As we’d lamented that night, though, we were one hundred percent into boys. Which we’d also joked proved that no one in their right mind would choose to be straight.

“Like Penny,” Ellie said with a longing sigh, “I haven’t been anything- holed in a very long time.”

The three of us burst into laughter, raucous enough that several of the men lining the bar glanced in our direction. With her tan skin and shiny dark hair, Catalina was no stranger to the male gaze, and Ellie could go from cute brunette next door to sexy siren with a hair flip and a red lip.

With my sun-kissed skin and blonde beachy waves, I looked like the typical SoCal female, although I had a little more cushion for the pushin’ than my surfer counterparts. Whereas they caught waves, I liked to snooze and catch rays, and I was used to third-wheeling it when men hit on my gals.

I snagged fries from the basket we’d ordered before the place had gotten so busy and dunked them in the house made ketchup I couldn’t get enough of. I’d seriously considered ordering a Bloody Mary if they would make it with the ketchup.

Then again, I was more about drinking my fruits than my vegetables. As I took another drink of my margarita, my overly long bangs fell in my face and irritation bloomed as I blew them out of my eyes.

As if I needed another reminder of the ways I failed at life.

It’d started with my favorite hairdresser relocating to the Midwest and had ended with bangs so thick even Rainbow Brite would’ve been like whoa, that’s a lot of bang. I’d requested a little sideswept fringe and platinum highlights, only for the hairdresser to argue with me.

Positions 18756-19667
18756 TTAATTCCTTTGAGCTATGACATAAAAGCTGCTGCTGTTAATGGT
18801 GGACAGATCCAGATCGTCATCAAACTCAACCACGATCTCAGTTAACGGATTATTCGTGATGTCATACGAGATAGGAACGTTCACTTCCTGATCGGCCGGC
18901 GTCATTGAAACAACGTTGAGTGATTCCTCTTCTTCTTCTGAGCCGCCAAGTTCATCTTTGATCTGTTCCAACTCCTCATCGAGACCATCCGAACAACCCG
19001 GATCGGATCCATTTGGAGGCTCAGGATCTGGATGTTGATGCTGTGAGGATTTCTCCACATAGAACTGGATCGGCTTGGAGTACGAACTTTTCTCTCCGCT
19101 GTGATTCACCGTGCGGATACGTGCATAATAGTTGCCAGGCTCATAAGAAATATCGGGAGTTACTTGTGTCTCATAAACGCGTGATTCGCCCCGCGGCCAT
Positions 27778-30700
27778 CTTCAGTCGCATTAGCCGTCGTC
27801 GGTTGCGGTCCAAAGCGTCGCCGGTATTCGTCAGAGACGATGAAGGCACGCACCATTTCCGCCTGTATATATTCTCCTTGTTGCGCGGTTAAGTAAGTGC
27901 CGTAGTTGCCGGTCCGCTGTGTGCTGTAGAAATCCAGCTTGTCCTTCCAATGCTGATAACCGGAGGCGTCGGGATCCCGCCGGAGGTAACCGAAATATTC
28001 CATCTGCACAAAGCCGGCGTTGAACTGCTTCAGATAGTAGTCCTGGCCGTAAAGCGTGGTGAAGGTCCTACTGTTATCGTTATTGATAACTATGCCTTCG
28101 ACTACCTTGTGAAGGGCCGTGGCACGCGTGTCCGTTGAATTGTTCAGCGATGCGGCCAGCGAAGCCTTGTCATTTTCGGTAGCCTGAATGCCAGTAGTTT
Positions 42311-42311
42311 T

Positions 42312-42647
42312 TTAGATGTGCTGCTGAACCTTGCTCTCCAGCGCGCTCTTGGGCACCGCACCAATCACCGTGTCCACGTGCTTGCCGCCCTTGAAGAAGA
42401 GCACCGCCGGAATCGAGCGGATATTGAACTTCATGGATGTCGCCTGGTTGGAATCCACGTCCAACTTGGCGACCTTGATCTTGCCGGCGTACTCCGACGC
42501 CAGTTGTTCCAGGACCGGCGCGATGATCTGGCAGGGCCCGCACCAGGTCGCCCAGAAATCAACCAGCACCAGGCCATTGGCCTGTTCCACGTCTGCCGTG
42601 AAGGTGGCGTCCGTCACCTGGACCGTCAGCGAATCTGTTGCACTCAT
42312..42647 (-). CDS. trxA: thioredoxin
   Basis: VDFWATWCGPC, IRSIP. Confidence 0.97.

It was one of many instances in my life when my inner voice had been screaming remain firm, Penny! Tell the woman it’s your hair, and if she can’t do what you want, you’ll need to find someone who can.

Considering that would’ve required breaking from my nice girl persona, I’d remained quiet. The reflection of my chunky peach mess of hair sent panic through me, yet I’d thanked the woman and generously tipped her. Then I’d rushed to my car, FaceTimed my friends, and burst into tears.

They’d assured me it didn’t look “that bad.” A phrase that should be struck from the English language, by the by. It took a new hairdresser, cutting off several inches, and a shit-ton of toner and purple shampoo to return my hair to its current state. And it’d take another six months to a year to grow out the last of my “fringe.” For reals, I’d rather search for a new gyno than another hairdresser, and I’d been called a prude before when it came to flashing my downstairs area.

“Pen?”

I yanked myself back into the here and now. “I can’t keep doing this. Maybe it’s not all on me that I keep getting walked over, or that I’ve remained in the same salary bracket as the day I joined the firm, but surely there’s something I can do. After all, you two have managed to get ahead in your careers.”

“That’s because I don’t care if people call me a cold-hearted bitch,” Cat said with a shrug. Ugh, why did I care so much what others thought about me? Being as blasé as my bestie would be awesome and make life so much easier, but that’d never been me. I’d been raised by a perfectionist mother who expected me to carry on the anal retentiveness.